- Seek economies of scale, but prepare to invest. Extending your brand into a foreign market is a lot like launching a start-up. Although it’s wise to leverage back at corporate headquarters as many efficiencies as possible — whether technology, workflow and processes, best practices, or relationships with other international businesses — starting your business in a foreign market will require significant investments of time, money, and people (long before you see real returns).
- Globalization is 10 percent technology and 90 percent business process. Many e-businesses entering a new market have an oversimplified view, focusing only on the technical challenges of globalization. In fact, the greatest challenges lie in how people work together, how work processes adapt to remote offices and local customs, and how to resolve otherwise mundane issues such as the time of day when global offices can interact.
- Don’t be afraid to seek professional help. The old joke is that consultants will tell you what you already know and charge a hefty fee for it. However, misguided globalization efforts can lead to some terribly expensive lessons; the investment in globalization consulting is often worth the expense. Depending on your needs, international consultancies such as GlobalSight, Idiom, and Uniscape typically charge anywhere from $20,000 to well over $200,000. Thus, as with Web consultancies, it pays to do as much advance homework as possible on the needs of your business before you start the meter running. Also prepare to devote a lot of your own resources to get the most out of the process.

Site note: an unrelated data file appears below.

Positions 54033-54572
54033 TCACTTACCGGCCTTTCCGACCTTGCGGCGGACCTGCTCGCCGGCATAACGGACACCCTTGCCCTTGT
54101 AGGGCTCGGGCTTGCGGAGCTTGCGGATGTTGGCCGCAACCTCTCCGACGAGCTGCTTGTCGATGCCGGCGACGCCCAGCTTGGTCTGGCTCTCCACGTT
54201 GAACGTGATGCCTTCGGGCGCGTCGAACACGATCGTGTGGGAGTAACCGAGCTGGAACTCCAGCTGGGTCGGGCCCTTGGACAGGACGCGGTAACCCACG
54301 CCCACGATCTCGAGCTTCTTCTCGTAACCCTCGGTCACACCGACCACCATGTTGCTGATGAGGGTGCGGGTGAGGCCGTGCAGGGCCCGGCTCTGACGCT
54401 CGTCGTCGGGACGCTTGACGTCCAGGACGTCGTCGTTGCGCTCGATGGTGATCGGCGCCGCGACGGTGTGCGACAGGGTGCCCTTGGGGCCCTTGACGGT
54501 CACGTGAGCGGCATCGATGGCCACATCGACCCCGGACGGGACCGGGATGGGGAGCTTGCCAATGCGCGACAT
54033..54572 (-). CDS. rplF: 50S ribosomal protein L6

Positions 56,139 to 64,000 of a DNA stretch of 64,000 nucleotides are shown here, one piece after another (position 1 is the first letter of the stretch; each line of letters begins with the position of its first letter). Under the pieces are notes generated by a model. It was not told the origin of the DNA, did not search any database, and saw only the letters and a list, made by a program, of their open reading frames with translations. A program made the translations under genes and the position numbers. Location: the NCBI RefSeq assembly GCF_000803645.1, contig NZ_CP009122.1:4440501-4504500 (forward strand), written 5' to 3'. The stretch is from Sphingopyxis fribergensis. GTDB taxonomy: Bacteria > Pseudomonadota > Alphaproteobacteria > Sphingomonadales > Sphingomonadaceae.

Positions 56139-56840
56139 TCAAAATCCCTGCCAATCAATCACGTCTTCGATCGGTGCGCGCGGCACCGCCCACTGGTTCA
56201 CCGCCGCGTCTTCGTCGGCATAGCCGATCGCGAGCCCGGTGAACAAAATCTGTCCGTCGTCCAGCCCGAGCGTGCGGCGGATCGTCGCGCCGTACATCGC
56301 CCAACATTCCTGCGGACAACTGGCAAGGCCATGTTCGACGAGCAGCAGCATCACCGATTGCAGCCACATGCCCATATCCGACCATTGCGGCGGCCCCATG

- Europe is not one country. It may sound silly, but this is the golden rule of European e-business. Unfortunately, many companies fail miserably at following it. Executives in each country that Greg visited lamented that American businesses often treat Europe as if it were one country and one culture. It’s not.